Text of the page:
Northern B.C. First Nations call for reversal of grizzly bear hunting ban

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First Nations in the northwestern most corner of B.C. want to see the grizzly bear hunt restored within their territory.

Chad Day is the president of the Tahltan Central Government which serves as the administrative governing body of the remote Tahltan Nation.

He said it is important for people to understand that not all areas of the province have conservation concerns about grizzlies, which can kill up to 40 ungulate calves each month, according to studies in Alaska and other parts of the United States.

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“They are the apex predators in our country,” Day said. “They are extremely dangerous to not just other wildlife but to people and the conservation efforts of other (prey) species that we hold dear as Canadians, British Columbians and Indigenous people.”

Since the B.C. government ended all grizzly bear hunting across the province in December 2017, Day said the population in Tahltan territory, which covers an area larger than Portugal, has surged.

While members have luckily avoided being involved in an attack, it is only a matter of time, he said.

“They’ve been inside their camps more than normal,” he said. “Our people who go out hunting are pretty well-versed in the wilderness, obviously, so they’ve been able to avoid any serious issues with grizzly bears, but the feedback that we’ve received from everybody out on the land is that there are more grizzly bears than ever, that they’re becoming more aggressive than ever and that the’yre not fearing humans as much as they normally would.”

Tahltan people are certainly being more and more careful, he added.

The ban on grizzly bear hunting followed consultations with First Nations, stakeholder groups and the public, in which 78 per cent of respondents recommended the hunt be stopped entirely, noted the B.C. Government in a news release in December 2017.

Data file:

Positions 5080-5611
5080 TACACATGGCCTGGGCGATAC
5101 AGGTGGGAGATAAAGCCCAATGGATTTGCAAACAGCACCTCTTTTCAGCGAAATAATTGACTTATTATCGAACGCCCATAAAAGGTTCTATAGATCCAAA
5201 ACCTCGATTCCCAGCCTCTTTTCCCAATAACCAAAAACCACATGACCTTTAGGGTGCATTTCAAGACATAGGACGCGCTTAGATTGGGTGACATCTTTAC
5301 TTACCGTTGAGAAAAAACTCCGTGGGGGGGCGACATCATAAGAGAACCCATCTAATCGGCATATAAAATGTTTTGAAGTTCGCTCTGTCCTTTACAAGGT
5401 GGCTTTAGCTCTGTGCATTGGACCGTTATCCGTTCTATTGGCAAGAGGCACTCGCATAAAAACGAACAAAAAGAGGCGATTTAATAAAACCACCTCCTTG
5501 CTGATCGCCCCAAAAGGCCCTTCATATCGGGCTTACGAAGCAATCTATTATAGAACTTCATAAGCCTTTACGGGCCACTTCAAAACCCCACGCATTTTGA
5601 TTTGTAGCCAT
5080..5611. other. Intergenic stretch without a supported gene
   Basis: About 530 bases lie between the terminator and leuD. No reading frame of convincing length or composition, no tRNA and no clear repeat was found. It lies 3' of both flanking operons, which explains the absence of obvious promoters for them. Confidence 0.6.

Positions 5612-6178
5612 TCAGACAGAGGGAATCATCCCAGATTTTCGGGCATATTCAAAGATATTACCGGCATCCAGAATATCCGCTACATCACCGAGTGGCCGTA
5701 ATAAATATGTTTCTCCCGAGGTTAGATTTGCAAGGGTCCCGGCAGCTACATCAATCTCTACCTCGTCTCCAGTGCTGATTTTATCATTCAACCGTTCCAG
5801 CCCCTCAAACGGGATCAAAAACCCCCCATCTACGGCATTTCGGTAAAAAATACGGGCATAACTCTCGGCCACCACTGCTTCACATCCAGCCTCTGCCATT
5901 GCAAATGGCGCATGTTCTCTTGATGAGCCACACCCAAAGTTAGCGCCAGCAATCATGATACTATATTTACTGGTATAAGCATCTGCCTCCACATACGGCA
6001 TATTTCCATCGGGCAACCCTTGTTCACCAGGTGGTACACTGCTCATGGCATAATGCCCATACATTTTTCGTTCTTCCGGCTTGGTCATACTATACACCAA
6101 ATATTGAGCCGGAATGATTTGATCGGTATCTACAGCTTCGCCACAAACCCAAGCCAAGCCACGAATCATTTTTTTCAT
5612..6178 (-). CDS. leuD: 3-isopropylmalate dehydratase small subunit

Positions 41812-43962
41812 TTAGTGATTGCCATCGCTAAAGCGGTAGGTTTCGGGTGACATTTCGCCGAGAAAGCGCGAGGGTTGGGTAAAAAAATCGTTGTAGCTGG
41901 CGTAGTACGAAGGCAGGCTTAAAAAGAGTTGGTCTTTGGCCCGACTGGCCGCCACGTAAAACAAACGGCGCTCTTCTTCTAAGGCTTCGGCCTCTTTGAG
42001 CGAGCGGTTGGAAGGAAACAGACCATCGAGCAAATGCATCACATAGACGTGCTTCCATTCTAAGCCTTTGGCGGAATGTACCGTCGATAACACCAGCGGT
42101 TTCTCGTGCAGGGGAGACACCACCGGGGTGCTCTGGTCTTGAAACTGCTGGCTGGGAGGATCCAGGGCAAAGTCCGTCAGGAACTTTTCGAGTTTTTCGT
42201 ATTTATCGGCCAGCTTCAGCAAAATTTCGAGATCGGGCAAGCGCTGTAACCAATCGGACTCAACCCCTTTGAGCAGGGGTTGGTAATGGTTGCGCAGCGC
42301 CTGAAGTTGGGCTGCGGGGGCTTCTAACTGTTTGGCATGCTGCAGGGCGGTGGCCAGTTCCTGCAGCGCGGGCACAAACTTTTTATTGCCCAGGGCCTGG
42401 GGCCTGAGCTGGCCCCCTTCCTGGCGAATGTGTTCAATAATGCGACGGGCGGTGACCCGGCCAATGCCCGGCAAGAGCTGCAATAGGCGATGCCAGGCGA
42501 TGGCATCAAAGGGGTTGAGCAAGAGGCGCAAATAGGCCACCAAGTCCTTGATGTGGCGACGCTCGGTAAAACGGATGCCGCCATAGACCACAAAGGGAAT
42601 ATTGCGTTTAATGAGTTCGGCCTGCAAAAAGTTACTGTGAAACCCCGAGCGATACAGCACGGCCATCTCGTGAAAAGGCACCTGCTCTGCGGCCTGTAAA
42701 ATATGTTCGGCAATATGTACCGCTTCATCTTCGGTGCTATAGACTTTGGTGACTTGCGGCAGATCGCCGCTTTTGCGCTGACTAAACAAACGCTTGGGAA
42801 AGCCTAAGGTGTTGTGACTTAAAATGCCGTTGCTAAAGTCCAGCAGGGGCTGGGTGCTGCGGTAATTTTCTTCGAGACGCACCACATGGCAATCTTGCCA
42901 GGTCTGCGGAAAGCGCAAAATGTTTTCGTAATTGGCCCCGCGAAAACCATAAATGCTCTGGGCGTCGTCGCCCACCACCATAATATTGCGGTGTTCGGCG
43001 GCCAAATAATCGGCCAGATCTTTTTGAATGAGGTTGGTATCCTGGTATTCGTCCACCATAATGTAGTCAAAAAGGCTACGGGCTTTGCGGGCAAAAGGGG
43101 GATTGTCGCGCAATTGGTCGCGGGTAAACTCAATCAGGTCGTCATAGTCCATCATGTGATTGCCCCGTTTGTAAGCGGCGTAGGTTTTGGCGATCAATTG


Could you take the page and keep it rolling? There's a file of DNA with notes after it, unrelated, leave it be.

Day, however, said the Tahltan people and Tahltan governments have always been of the mindset that predators, specifically grizzly bears and wolves, need to be properly managed through science and Indigenous-based decisions.

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“The Tahltan people for hundreds, probably thousands of years, controlled predator populations to make sure that we had abundant wildlife populations especially with ungulates,” he said. “If we’re going to only kill ungulates as people and we’re going to protect apex predators like the grizzly bear it’s just common sense that over time you’re going to have more and more grizzlies and you’re going to have less and less ungulates and fish.”

A spokesperson with the Ministry of Forests, Lands, Natural Resource Operations and Rural Development said they are aware of the position of the Tahltan Central Government on grizzly bear hunting, however, have no plan to change the ban.

Grizzly bear research projects and habitat assessments continue, the spokesperson added.

“Proposals to implement management tools to implement habitat protections are underway in multiple areas of the province.”

An independent audit of grizzly bear management by Carol Bellringer in October 2017 found the B.C. Government did not fulfill many of their commitments including identifying and securing key grizzly bear habitats, creating a grizzly bear management plan and implementing a recovery plan for the North Cascades grizzly bear populations.

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Bellringer made a total of ten recommendations to the province and wrote “the greatest threat to grizzly bears is not hunting, but rather, human activities that degrade grizzly bear habitat.”

The ministry spokesperson said Bellringer’s comment is reflective that hunting was managed in a manner as to not impact grizzly populations.

“The Province is continuing to advance the recommendations and reports annual to the Public Accounts Committee. There have been some delays this year due to challenges related to COVID-19.”

According to government figures there are about 15,000 grizzly bear in the province, which is about a quarter of the entire North American population.

The hunting ban upset many B.C. guide-outfitters who alleged the ‘bad form’ ban had nothing do with science and financially harmed them.

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Approximately 25 per cent of guide-fitters eligible for transition support had applied and were approved, the ministry spokesperson said.

As the ban does not apply to First Nations who are still able to harvest grizzly bears for food, social or ceremonial purposes under their Aboriginal or treaty rights, Day is preparing to participate in his first grizzly hunt at the end of next month.

He said the Tahltan Central Government will be working towards creating its own predator management program for the Tahltan Nation.

“We just want to make sure that we make balanced decisions that are based in science and Indigenous knowledge rather than based in emotions from whatever the most popular opinion is in B.C. because we know that the average British Columbian doesn’t live amongst grizzly bears and understand those apex predators like we do.”

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